Employed parents - and primary carers - who suffer the death of child under 18 (or a stillbirth...
Nearly all employers are planning to maintain or increase their spending on employee benefits over the next two years, according to the 2018 Reward Management Report from the CIPD.
Some of the main findings from the 15th annual CIPD survey are summarised below.
- Professional development benefits (e.g. secondments, mentoring programmes and business apprenticeships) is the area most likely to attract extra money, followed by health and well-being (e.g. EAPs) and financial benefits (e.g. pension schemes or debt advice).
- The most common benefit is an occupational pension scheme – now almost overwhelmingly based on defined contribution (DC), the exception being among public sector employers, which are more likely to provide a defined benefit (DB) plan.
- There has been a slight fall in employer and employee pension scheme contributions, consistent with the extension of automatic enrolment in that many new schemes use the minimum contribution rates set by the law, while older schemes contributed more.
- The two most popular schemes for helping staff boost their DC pension savings are employer contribution matching and salary sacrifice.
- By contrast, automatic escalation in employer DC contributions, whereby the level of an individual’s pension contribution rises at regular intervals until an agreed level is reached, remains a minority choice, with just over one in ten respondents offering this arrangement.
- Organisations report a minimal impact caused by April 2018’s increase in employer contribution rates due to auto-enrolment pensions provision, and the most frequent way of accommodating this rise has been through reporting profit reductions.
- Following pensions in popularity is: paid leave for bereavement and training and career development. A new statutory right to paid bereavement leave and pay will operate from 2020. Given these CIPD findings, it’s questionable (a) how necessary this new right is and (b) what the take up will actually be – although the survey does suggest that the provision of such leave is on a downward trend.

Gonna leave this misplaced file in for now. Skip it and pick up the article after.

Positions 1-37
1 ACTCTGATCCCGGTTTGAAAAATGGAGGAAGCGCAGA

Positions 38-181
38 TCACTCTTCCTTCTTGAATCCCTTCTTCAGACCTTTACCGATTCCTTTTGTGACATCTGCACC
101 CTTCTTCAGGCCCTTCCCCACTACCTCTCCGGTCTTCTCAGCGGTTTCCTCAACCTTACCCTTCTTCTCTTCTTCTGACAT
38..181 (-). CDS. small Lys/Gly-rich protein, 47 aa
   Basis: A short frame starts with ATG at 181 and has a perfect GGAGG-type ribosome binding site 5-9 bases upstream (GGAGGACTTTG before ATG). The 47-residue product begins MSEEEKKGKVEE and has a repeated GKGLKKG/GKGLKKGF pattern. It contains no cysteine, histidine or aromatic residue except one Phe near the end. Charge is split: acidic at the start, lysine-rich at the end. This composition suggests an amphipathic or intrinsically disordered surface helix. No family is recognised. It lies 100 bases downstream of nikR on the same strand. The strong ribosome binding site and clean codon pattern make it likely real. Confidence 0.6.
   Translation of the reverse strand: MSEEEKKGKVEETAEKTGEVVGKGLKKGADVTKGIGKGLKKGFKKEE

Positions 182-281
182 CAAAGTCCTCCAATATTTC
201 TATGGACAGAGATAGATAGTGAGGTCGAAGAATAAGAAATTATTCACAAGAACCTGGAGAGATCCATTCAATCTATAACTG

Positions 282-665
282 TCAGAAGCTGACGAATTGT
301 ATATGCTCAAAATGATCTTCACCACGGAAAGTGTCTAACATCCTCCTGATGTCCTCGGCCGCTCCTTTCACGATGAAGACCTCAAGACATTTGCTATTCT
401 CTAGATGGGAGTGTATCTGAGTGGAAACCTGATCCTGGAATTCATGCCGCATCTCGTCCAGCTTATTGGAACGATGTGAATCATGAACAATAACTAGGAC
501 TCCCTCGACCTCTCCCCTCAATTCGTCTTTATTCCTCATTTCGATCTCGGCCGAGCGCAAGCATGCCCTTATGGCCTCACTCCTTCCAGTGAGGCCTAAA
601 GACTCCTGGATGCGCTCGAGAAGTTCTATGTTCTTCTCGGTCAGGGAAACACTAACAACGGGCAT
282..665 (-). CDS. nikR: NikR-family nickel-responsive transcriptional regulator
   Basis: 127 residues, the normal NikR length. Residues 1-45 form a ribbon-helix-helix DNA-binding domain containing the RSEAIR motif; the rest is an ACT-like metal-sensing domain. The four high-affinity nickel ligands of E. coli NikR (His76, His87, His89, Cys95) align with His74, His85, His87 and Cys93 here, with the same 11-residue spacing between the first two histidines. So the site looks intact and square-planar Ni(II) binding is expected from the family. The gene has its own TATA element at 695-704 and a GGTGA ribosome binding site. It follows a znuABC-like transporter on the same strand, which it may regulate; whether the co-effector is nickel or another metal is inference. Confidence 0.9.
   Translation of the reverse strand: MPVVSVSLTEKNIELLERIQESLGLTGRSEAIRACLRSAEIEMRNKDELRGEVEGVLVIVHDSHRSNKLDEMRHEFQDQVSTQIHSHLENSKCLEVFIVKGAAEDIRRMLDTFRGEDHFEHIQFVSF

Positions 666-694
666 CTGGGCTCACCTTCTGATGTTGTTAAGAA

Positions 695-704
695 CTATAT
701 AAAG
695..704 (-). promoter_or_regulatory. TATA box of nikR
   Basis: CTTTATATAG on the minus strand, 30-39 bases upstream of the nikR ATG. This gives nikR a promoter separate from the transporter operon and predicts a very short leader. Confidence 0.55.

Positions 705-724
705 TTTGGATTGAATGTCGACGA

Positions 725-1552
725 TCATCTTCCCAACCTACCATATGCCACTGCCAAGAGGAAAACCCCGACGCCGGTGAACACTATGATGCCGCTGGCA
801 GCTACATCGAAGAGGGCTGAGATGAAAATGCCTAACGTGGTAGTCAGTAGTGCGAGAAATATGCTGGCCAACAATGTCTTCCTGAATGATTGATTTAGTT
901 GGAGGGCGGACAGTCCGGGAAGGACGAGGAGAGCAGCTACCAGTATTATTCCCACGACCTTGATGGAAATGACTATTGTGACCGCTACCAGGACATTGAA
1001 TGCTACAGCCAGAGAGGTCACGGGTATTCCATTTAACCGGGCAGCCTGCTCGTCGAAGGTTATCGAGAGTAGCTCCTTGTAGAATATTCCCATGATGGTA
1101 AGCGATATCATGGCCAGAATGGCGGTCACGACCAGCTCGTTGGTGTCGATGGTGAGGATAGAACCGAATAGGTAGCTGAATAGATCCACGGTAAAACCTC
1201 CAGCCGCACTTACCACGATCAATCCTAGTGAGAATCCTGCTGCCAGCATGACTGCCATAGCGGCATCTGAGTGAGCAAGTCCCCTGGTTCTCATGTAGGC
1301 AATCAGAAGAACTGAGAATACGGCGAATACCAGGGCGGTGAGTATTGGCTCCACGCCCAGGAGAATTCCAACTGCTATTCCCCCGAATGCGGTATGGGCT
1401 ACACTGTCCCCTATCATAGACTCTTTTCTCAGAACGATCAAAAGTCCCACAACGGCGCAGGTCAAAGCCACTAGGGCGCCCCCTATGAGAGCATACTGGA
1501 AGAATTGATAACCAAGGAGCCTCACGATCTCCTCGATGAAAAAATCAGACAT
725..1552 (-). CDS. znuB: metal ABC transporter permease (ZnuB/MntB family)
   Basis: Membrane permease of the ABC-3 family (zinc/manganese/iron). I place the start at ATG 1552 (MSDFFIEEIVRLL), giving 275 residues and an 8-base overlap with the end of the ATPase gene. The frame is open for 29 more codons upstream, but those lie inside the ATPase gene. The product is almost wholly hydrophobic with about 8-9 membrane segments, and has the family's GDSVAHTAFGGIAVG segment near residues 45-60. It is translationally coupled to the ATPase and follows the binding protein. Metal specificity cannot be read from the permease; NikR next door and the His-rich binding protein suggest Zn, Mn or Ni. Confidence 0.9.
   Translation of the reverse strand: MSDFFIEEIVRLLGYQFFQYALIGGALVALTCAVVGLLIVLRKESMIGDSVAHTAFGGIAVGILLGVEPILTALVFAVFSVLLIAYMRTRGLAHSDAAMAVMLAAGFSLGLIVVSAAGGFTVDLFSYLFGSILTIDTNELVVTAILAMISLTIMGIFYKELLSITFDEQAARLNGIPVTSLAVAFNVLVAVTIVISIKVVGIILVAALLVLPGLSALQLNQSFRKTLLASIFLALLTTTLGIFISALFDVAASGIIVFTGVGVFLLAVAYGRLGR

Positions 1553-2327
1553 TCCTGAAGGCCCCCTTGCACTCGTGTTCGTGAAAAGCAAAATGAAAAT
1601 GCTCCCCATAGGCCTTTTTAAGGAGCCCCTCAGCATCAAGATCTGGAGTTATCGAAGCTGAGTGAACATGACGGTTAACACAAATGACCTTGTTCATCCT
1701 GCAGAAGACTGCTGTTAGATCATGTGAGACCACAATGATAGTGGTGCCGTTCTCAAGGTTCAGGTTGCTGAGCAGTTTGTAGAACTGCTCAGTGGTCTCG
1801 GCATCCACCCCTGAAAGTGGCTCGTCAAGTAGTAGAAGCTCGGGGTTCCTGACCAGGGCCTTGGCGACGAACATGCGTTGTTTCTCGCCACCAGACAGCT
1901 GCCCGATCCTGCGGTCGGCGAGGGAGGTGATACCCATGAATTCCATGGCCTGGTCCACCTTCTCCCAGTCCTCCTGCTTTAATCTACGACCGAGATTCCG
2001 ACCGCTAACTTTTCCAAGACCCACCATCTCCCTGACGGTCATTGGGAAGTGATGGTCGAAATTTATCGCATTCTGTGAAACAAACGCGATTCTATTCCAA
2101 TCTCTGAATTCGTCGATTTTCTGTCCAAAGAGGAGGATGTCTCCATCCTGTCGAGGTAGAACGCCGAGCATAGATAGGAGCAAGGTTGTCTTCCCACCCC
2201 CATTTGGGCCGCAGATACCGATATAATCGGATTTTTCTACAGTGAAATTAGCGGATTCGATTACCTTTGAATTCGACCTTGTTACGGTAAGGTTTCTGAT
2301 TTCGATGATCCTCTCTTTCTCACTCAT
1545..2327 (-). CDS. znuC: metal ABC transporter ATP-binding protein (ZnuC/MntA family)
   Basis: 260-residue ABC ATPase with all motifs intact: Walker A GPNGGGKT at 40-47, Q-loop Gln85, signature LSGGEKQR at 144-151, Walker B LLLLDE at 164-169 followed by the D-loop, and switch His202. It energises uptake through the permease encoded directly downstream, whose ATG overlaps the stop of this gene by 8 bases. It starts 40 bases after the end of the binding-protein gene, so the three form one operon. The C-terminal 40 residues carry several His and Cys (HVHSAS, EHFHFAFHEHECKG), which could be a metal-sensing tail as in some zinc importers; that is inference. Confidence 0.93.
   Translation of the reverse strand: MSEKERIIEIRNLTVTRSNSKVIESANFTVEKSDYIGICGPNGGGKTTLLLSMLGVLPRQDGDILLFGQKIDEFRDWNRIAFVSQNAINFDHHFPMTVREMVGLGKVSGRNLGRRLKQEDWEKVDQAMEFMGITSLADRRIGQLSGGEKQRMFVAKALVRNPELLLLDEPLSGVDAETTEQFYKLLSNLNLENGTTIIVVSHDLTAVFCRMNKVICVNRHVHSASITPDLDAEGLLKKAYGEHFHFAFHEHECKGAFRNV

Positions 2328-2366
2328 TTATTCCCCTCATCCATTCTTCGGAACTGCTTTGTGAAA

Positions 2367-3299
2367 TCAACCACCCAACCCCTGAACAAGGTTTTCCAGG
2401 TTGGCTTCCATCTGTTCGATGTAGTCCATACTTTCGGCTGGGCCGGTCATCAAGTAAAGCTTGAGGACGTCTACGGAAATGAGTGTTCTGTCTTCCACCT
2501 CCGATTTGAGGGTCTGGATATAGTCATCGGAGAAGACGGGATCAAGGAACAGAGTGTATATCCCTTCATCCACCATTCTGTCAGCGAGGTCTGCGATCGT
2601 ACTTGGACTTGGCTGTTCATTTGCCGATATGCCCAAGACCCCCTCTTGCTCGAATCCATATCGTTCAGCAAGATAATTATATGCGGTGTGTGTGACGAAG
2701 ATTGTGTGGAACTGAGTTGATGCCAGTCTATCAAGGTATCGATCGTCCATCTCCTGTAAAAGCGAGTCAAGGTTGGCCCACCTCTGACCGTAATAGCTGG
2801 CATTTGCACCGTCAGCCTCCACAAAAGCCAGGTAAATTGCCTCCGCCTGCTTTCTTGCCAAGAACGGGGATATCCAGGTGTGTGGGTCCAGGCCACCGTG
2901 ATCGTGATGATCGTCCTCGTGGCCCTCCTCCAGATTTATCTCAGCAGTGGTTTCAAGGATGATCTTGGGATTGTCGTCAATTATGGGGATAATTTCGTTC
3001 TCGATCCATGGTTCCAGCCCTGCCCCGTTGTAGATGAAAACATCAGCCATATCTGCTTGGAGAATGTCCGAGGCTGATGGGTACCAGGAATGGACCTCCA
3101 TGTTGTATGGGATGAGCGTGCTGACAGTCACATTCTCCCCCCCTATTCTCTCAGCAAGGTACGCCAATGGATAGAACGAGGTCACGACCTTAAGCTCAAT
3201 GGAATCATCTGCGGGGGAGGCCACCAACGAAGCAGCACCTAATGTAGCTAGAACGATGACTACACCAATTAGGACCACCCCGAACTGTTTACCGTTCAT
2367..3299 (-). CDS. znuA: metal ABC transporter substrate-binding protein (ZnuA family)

- Where benefit provision is dependent on grade, seniority, location or job role, the most common benefit is a car allowance, closely followed by a company car.
- One of the few benefits to show a marked rise in provision, both overall and within sectors, is an EAP.
Policy and practice
- Communication/accessibility/measuring ROI: HR needs to up its game here as the research reports that around one in six employers still say that their organisation does not communicate information about the benefits it provides, and one in five say that there’s a lack of accessibility. And only a quarter of respondents say they assess the value they get from their expenditure on employee benefits provision.
- Less than half of organisations offer some degree of choice in benefits. When they offer choice, over two-thirds use an IT system either exclusively or in combination with a non-IT system.
- Half of organisations say they operate a formal work-life balance policy and almost a fifth plan one in the next year. The more women there are in management, the more likely the organisation is to offer a formal work-life balance policy.
- Less than one in ten respondents have a formal employee financial well-being policy, although almost one in six plan to introduce one by May 2019.
- A small majority of organisations anticipate that the ageing population will have an impact on their HR practices over the next five years.
The above is just a snapshot: the full survey provides much valuable benchmarking data and evidence to help employers better manage, evaluate and communicate the benefit of their benefits offering.